Perception is a funny thing. Without ever visiting a place, we’re quick to believe what others choose to tell us. For the most part, the things we hear come from news organisations trying to sell papers, gain or keep listeners and viewers. And we all know that good news is not news – it’s bad news that sells.
There have been quite a few unpleasant incidences in Nigeria of late. The reports of killings by the Islamist terrorist group Boko Haram in the north-east of the country seem to come daily, and sadly we become inured to the bad news – we read the headline and turn the page. It still shocks and saddens, but less so each time.
These terrible stories further ingrain the perception we have of places we have never been to. We always believe and remember the bad news.
The Nigerian author Chimamanda Ngozi Adichie captured it brilliantly in her TED talk entitled ‘The Danger of a Single Story’. She said that our life experience is made up of multiple events and stories, yet we allow our lack of knowledge of a certain place or group of people to be replaced wholly by someone else’s story, which we accept, repeat and multiply. Adichie warns that if we hear only a single story about another person or country, we run the risk of critical misunderstanding.
In the same forum, Alain de Botton, a Swiss-British writer and television presenter, defined a snob as “anybody who takes a small part of you and uses that to come to a complete vision of who you are.” We do the same with places – we’re all snobs!
Nigeria has an image problem, and has had one for many years. In the face of the escalating Boko Haram attacks in the north-east, in Abuja and Kano, this image problem has only become more pronounced. Kano, the commercial capital of the north, has suffered serious decline for various reasons, political and economic. And in May, a terrorist bomb exploded in the market, tragically killing and maiming scores of Nigerians.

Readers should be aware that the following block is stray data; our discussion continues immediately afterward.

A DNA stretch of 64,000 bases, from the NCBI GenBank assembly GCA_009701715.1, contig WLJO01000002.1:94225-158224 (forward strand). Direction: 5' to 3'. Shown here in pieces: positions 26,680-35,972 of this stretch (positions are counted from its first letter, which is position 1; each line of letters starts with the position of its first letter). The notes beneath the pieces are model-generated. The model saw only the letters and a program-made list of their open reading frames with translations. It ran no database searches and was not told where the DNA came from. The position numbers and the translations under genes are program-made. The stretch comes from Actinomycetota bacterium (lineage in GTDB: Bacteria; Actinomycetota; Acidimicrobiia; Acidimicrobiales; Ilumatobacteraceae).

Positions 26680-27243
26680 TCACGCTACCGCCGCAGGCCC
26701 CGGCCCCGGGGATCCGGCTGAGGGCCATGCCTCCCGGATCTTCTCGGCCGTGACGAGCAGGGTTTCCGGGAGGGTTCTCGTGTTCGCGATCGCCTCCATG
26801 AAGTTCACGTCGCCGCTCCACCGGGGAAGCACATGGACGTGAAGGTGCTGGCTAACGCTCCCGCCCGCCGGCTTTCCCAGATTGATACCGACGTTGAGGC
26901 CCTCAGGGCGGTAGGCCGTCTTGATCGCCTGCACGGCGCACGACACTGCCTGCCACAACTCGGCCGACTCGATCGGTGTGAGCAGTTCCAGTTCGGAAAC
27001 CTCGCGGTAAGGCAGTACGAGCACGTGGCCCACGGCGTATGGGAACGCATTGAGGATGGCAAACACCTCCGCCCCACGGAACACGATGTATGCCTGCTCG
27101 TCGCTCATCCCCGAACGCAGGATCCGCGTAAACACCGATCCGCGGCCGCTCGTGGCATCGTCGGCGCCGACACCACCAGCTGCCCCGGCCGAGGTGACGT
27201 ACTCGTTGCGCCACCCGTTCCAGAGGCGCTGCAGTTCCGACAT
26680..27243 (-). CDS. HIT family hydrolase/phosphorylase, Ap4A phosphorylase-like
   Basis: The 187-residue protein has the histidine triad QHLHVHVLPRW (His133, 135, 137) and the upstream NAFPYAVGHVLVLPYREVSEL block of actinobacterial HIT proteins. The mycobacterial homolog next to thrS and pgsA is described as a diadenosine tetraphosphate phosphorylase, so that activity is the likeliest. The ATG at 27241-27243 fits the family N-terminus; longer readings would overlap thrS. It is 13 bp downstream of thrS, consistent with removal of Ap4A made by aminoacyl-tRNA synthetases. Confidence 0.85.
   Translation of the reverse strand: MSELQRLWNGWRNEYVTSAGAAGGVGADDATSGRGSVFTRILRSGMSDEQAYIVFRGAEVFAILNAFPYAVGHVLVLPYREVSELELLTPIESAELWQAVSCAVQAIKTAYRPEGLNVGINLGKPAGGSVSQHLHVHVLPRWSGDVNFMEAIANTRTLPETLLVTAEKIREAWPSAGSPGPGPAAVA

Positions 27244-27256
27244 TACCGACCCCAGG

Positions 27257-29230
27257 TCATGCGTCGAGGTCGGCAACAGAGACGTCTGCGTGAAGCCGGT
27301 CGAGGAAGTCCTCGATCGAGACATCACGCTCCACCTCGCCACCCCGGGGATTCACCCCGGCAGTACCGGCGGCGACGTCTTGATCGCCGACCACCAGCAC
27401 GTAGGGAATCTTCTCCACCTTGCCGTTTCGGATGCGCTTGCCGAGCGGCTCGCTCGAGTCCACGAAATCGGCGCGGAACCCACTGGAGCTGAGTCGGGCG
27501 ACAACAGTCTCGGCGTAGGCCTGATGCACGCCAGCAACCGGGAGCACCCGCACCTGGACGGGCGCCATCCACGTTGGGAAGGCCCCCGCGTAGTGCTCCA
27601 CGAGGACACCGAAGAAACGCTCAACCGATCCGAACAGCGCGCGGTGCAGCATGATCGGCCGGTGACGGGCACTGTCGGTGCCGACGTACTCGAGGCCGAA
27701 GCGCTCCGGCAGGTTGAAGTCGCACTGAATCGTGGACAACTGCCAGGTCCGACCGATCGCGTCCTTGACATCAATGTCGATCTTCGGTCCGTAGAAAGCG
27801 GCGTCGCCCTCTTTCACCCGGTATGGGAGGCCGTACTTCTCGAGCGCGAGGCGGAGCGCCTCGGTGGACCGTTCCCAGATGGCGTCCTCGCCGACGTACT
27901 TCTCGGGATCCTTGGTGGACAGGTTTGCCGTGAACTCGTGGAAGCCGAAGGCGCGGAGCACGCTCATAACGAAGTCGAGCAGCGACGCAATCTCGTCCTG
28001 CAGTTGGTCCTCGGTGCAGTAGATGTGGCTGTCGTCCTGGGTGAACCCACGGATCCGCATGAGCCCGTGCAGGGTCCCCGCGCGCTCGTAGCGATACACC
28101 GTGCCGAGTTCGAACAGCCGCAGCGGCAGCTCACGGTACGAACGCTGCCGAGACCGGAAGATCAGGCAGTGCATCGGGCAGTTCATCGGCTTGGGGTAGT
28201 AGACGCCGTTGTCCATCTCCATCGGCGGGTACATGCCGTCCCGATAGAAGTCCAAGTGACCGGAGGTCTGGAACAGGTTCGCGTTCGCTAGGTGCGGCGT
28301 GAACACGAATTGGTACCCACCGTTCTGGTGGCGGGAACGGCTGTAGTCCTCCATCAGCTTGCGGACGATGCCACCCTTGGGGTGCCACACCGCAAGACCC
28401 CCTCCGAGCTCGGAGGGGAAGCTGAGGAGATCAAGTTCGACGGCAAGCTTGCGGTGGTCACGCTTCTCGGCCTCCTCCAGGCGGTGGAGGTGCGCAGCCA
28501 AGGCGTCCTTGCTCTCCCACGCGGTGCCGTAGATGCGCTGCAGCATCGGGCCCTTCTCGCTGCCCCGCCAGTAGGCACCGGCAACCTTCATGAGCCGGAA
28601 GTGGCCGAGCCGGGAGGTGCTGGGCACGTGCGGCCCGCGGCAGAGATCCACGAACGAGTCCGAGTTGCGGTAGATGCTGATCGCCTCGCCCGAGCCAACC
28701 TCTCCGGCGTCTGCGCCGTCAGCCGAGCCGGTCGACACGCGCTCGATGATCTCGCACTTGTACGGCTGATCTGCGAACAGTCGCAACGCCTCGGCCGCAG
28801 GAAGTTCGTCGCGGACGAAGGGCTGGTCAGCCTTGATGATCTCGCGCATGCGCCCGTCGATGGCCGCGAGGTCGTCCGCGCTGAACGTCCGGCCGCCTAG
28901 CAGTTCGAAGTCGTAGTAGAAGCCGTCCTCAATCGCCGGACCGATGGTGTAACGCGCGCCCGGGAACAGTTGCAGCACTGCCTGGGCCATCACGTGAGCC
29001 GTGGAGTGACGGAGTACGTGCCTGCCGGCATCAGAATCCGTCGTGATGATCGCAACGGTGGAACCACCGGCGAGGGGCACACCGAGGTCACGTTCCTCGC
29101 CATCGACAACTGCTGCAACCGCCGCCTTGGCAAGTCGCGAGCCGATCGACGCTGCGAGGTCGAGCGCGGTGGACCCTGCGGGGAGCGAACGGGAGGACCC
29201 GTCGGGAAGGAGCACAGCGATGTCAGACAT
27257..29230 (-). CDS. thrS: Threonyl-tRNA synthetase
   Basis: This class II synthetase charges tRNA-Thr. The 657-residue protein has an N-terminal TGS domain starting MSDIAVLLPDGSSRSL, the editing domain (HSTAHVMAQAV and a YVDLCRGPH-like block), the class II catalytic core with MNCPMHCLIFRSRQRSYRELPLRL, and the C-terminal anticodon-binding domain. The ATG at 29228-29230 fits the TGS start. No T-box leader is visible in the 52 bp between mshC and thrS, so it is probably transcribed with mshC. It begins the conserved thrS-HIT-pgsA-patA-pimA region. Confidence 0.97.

It had been a long time since I had travelled to Kano, and on my last visit the roads were full of army and police checkpoints, with some big guys toting equally big guns and the obligatory sunglasses, stopping and questioning all who passed, giving off the feeling that the city was unsafe. When a bomb exploded there, the perception of an unsafe city was reinforced. And with the decline in the economy, why bother going anyway?
What I found when I was there recently at the request of a client was very different from the ‘single story’ that was being portrayed – what I like to call the ‘CNN view’.
What I found was a city cleared of the roadblocks, a busy city of welcoming people, happy to receive visitors and to tell them about all the opportunities for investors. I visited the new US-style shopping mall and various bustling hotels. I found a city about which my perceptions had been quite wrong.
Some people have the same view about Nigeria as a whole, because they have never been here.
In Kenya, the perception of Mombasa has changed from one of an exotic beach location to a terrorist haven, with grenades flying and the (alleged) need for armed escorts between hotel and airport.
I’ve been to Mombasa twice on business this year and, like Kano, I found a city at peace. Now, I am not criticising tour operators from pulling tourists out in May – they were obliged to do so once the UK government issued its travel advisory. Nor am I criticising the UK government for its actions – if it receives intelligence of a pending threat, it is duty bound to protect its citizens. But I wonder what the tour operators and the UK government will do to change perceptions, perceptions that they have been almost entirely responsible for promulgating, when the threat has gone? Will they support the industry in Mombasa to say “that was then, this is now, visit Mombasa, it’s safe and beautiful”?
It takes time, but perceptions can be changed. It does take work to avoid the public being a ‘single story’.
Don’t always believe the bad news. We do that, don’t we? Don’t allow yourself to get stuck with a single story about any place or person. Go out and discover the whole truth for yourself, and then make a point of spreading your views.